The CHRIS study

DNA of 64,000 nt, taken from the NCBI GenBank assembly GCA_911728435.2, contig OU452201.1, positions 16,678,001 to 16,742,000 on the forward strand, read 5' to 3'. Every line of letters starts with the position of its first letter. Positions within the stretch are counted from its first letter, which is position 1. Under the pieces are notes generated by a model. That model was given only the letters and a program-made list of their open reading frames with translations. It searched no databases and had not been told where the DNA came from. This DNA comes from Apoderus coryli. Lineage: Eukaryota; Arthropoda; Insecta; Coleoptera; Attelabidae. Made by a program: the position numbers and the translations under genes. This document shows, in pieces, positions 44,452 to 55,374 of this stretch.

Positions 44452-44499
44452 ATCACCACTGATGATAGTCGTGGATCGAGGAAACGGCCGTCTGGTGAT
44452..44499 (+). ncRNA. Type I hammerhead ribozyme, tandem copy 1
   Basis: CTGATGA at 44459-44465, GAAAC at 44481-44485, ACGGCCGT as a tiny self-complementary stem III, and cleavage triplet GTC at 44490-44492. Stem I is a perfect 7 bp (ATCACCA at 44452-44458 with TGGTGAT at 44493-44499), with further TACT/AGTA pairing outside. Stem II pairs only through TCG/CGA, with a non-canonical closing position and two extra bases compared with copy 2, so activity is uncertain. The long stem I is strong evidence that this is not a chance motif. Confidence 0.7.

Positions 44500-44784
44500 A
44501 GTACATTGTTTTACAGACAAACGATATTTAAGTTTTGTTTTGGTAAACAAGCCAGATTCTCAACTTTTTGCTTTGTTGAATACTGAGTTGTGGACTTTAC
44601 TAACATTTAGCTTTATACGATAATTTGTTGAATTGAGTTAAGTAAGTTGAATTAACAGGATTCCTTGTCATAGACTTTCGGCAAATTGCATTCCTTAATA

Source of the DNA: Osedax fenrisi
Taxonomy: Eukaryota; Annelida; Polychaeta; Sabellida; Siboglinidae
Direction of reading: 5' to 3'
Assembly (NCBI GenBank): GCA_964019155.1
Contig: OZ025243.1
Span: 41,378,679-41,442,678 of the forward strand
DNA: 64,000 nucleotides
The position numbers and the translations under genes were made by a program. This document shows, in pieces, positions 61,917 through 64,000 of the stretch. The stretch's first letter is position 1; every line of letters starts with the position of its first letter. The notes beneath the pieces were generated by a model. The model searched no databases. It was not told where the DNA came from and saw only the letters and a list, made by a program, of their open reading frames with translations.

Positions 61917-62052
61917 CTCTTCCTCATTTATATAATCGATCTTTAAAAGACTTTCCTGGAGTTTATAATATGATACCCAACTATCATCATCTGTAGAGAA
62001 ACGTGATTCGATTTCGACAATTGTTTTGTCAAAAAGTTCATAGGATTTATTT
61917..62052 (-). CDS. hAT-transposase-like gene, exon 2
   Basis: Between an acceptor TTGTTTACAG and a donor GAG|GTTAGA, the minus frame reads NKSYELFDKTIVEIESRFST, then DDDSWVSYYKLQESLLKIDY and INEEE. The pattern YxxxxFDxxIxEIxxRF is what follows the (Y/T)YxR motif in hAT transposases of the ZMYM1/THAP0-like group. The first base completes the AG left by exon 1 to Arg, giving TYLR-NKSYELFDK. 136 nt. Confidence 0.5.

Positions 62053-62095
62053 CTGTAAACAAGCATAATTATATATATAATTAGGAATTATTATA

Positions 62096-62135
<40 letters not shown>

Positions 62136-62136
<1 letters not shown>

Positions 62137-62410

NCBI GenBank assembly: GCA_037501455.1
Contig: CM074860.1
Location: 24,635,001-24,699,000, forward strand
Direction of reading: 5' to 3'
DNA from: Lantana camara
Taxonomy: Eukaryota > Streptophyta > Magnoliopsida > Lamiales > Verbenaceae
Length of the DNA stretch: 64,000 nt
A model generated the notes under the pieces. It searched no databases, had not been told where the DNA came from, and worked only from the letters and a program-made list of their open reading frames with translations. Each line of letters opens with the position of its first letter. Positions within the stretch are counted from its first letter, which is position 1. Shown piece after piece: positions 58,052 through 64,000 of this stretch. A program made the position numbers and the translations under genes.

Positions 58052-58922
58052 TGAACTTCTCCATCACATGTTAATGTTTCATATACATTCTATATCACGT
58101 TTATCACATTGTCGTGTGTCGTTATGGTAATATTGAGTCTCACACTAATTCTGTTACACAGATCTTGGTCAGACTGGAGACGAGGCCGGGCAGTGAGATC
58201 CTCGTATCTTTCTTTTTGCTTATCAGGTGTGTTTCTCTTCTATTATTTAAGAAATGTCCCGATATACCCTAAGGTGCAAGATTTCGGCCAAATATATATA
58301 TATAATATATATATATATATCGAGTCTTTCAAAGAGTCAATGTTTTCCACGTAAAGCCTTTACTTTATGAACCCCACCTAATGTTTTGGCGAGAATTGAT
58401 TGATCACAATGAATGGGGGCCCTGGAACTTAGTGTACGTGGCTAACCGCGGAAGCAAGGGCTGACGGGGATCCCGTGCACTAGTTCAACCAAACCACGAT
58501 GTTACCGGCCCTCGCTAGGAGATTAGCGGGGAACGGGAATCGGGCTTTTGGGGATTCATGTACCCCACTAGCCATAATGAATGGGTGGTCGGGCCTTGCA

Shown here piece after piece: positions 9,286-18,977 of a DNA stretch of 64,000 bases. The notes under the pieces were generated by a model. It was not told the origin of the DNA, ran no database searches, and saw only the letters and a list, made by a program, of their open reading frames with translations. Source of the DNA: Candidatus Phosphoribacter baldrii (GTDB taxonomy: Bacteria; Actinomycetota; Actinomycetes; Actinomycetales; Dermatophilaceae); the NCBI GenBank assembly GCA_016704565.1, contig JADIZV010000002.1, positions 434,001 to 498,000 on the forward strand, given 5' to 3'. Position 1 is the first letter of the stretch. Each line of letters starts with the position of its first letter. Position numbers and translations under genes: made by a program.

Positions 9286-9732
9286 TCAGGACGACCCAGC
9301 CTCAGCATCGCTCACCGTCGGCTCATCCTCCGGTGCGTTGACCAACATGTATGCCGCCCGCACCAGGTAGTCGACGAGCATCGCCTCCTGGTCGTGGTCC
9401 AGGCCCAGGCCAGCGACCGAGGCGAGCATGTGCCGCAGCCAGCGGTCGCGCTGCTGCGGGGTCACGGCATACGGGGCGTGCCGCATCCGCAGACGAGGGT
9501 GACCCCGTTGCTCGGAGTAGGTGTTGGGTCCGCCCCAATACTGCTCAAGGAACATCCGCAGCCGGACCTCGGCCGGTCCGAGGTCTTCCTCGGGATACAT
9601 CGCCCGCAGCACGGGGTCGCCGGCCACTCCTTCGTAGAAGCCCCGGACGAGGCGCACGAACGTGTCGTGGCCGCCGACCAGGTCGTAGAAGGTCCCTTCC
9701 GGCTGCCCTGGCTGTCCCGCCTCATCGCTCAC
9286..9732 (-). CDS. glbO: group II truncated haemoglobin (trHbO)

The Cooperative Health Research in South Tyrol (CHRIS) study is a healthy cohort study that explores the genetic and molecular foundation of cardiovascular, metabolic, neurological and psychiatric diseases in the general population of the middle and upper Vinschgau/Val Venosta in South Tyrol, Italy. The CHRIS study is a population-based study with a longitudinal outlook, which started in 2011 (Pattaro et al. 2015). The baseline study phase was completed in December 2018 with over 13,000 participants. The follow-up phase, in which all participants will be re-invited, started in 2020. Until now, the quality of the genotyped data derived from the CHRIS study did not allow the clinical validation of any genetic results. Therefore, the policy of the baseline study regarding genetic results neither foresaw an active search for known diagnostic loci nor foresaw a general return of individual genomic results to research participants. This was communicated to participants before and during the CHRIS study. From the beginning, it was explained that the return of individual genetic results was generally not foreseen and that the researchers of the CHRIS study are not actively looking for diagnostic variants. It was also specified that the research of the CHRIS study is experimental and that it is highly unlikely that relevant individual genetic results will be found. This was communicated in a participant brochure and a video as an integral part of the informed consent process. After watching the video, participants were asked to indicate their preference on re-contact if, in exceptional cases, unsolicited results were discovered. Participants could choose between one of 4 options: (1) to be contacted if any results were discovered; (2) to be contacted only if treatment options are available; (3) to be contacted if family members might be affected; or (4) never. During the baseline phase, a majority of 88% of participants opted for re-contact in any case and less than 1% for no re-contact at all.